★ Is the Kindle Store 1000 Times Better Than Apple’s iBooks and Smashwords?

Probably not.

But the data for sales of my nov­el, Déjà Vu, which I’ve pub­lished on the Kindle, iBooks and Smashwords, point to a sales ratio of about 1000:1.

Kindle Sales

Déjà Vu unit sales per month, begin­ning in March, are: 320, 938, 915, 738, 844, 643 and 581.

Smashwords (this includes Barnes and Noble, and a billion other ebook stores)

For the same peri­od: 4.


For the same peri­od: 1.

Overall, then, the ratio of sales Kindle:other is 4979:5. Call it 1000:1. If Déjà Vu is rep­res­ent­at­ive of more gen­er­al trends (it won’t be; but it’s in the ball­park, I expect), the Kindle store could be around 1000 times more suc­cess­ful than the oth­er stores com­bined. Remember that the blurb, cov­er image and price are identic­al across stores.

What Leads to These Differences?

All of my mar­ket­ing — if you can call it that — has poin­ted people to the Kindle store.

Amazon has a lar­ger cus­tom­er base to begin with, so cross-pro­mo­tion will be more effect­ive. That is, when Déjà Vu is recom­men­ded to people who have a his­tory of buy­ing sim­il­ar titles, there are more of those people around to see the recom­mend­a­tion. It could well be that many people see Déjà Vu on Amazon when they’re not look­ing for it; few see my book on Smashwords or iBooks.

Amazon has a mature chart-based shop­front. I don’t think Smashwords does this very well. And when I (rarely) look at iBooks, the charts seem to be full of odd books, and they are all writ­ten by Jeremy Clarkson. Nothing wrong with that; but it sug­gests a smal­ler num­ber of read­ers.

For the ver­sion of Déjà Vu sold on Amazon, I can con­trol the look and feel of the ebook pre­cisely. The ver­sion sold on Smashwords is pro­duced using a Word tem­plate and, frankly, it looks like a piece of crap. Blockquotes don’t work prop­erly; indent­a­tion is shot to hell. Likewise, the ver­sion for iBooks looks awful. Now, ebooks aren’t meant to look beau­ti­ful — but the cre­at­or should be able to provide a well-designed doc­u­ment whose struc­ture melts away so that the read­er can enjoy the story.

A Caveat

It’s worth not­ing that both iBooks and Smashwords are push­ing huge num­bers of books. Scott Pack recently repor­ted large sales num­bers for Confessions of a GP. And my friend Stephen J Sweeney has been selling his Battle for the Solar System books like gang­busters across many plat­forms. But Amazon has the lion’s share of this mar­ket for now.

Author: Ian Hocking

Writer and psychologist.

6 thoughts on “★ Is the Kindle Store 1000 Times Better Than Apple’s iBooks and Smashwords?”

  1. I think part of the dif­fer­ence is that Amazon had the “book” eye­balls BEFORE they star­ted selling Kindle. Smashwords exists because of e-read­ers. They didn’t have cus­tom­ers before that so they had to build a data­base and cus­tom­ers from scratch.

    Must as Apple is loved and has cus­tom­ers, they weren’t big book sellers. They had music eye­balls, not book eye­balls. People go where the invent­ory is and they go where the habit is. I don’t always buy the Kindle book–sometimes I can still find it used or in paper­back (4 for 3) cheap­er. I don’t get all that as a read­er on Apple or Smash. Pure and simple, if I’m shop­ping for the PRODUCT, Amazon has the product in mul­tiple forms.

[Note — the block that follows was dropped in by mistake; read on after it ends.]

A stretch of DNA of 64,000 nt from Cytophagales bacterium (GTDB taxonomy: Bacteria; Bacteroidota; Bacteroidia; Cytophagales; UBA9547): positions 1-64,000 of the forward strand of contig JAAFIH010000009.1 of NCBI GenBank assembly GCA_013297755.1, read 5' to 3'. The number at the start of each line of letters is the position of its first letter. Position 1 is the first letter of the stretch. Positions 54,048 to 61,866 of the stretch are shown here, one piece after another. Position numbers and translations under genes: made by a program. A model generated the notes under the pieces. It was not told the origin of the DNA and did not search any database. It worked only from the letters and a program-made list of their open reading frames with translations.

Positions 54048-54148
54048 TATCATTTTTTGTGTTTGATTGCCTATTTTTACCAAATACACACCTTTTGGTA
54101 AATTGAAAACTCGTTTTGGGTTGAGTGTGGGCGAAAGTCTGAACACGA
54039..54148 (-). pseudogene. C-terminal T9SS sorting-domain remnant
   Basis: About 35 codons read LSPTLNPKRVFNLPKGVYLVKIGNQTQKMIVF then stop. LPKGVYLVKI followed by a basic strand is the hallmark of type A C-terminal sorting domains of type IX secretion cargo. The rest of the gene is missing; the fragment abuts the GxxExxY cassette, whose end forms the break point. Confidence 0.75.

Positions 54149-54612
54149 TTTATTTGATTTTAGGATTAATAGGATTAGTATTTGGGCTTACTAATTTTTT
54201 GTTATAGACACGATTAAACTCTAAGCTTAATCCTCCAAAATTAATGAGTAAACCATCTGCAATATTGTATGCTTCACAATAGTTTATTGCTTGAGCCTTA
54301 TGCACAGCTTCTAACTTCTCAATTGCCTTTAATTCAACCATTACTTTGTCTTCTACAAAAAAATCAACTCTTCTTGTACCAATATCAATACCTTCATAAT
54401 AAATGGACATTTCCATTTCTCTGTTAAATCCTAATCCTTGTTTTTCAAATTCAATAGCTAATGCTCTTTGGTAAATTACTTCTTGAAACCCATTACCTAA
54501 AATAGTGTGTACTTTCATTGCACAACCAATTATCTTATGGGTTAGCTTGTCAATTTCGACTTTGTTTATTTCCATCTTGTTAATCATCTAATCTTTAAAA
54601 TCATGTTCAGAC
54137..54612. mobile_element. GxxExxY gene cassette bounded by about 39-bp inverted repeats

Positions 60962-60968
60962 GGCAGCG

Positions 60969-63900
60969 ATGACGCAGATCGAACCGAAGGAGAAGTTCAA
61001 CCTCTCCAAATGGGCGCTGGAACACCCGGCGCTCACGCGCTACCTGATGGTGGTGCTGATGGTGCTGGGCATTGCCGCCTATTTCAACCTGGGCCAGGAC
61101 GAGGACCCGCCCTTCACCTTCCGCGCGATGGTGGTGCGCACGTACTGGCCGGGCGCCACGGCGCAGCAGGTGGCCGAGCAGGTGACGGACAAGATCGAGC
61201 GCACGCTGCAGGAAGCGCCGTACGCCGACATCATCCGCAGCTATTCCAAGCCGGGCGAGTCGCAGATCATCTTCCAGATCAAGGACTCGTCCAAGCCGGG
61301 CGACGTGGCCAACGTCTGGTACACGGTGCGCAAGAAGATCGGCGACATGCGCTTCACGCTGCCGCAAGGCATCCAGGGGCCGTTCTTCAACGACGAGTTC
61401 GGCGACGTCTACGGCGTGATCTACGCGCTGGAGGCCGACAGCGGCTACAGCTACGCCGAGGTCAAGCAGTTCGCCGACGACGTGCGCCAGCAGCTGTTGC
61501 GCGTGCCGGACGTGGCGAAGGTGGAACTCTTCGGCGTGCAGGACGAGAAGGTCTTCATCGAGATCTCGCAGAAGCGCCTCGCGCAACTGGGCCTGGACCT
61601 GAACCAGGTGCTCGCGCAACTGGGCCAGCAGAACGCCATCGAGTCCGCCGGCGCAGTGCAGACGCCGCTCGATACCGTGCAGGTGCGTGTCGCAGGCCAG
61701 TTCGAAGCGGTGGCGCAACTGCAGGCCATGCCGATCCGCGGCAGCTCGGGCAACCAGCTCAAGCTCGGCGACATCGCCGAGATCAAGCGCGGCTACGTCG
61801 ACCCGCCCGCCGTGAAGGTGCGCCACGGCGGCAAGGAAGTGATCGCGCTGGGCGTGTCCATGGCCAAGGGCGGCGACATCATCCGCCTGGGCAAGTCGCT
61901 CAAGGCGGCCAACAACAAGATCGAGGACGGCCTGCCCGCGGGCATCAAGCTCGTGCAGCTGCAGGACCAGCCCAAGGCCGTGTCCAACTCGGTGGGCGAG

They have the cus­tom­er ser­vice to back it up too, which means, in short: There’s no reas­on for me to look else­where most of the time.

    There are a few authors who sell bet­ter on B&N, but the vast major­ity sell the bulk on Amazon. And if you ask me, it’s mostly the eye­balls. Combine that with a good shop­ping exper­i­ence, low prices and … well.


  2. Thanks for your com­ment, Maria. All good points. Amazon cer­tainly has first mover advant­age in all this — but I think they’re just play­ing the game at level far above the oth­ers. We’ll see what the new Amazon tab­let brings…

  3. Amazon really is the king of the eBook mar­ket right now, and I’m not sure that’ll change any time soon.

    Numbers across oth­er stores will increase though, I’m sure. More and more people are start­ing to pick up ebook read­ers, and Google is about to open up their eBookstore in the UK, so that might add a few more num­bers.

    I’m sure I’ll pass 1,000 total sales for both BFTSS book this month from Amazon. Will post the num­bers when I get them in. Smashwords will prob­ably be a little longer in com­ing.

  4. Thanks for your com­ment, Stephen. I’m not sure num­bers will increase more than trivi­ally on the oth­er stores unless some­thing seis­mic hap­pens. Right now, what grows the mar­ket for Amazon is the Kindle. The num­ber of people who want to read on a laptop/phone/iPad is far smal­ler.

    It would be great if you could post your data.


  5. For me the obvi­ous dif­fer­ence is that people buy the Kindle to read books, people buy the iPad to surf so the Kindle store is bound to be a big­ger seller.

    Anyway the real reas­on for the com­ment was to say con­grat­u­la­tions on becom­ing an author again! Last I read you were giv­ing up on writ­ing and try­ing to find a way of giv­ing your “last” book to your fans for as little as pos­sible. Now I read that you’ve had suc­cess with Deja Vu on the kindle and are releas­ing the next two books with renewed pas­sion.

    I’ve just found out there’s an iPhone Kindle app (not got a kindle yet — don’t really read enough to jus­ti­fy one!) so when as soon as I’ve fin­ished “Game of Thrones” I’ll be buy­ing the next book!

    I’m glad things have turned around an I really hope you carry on with the writ­ing.

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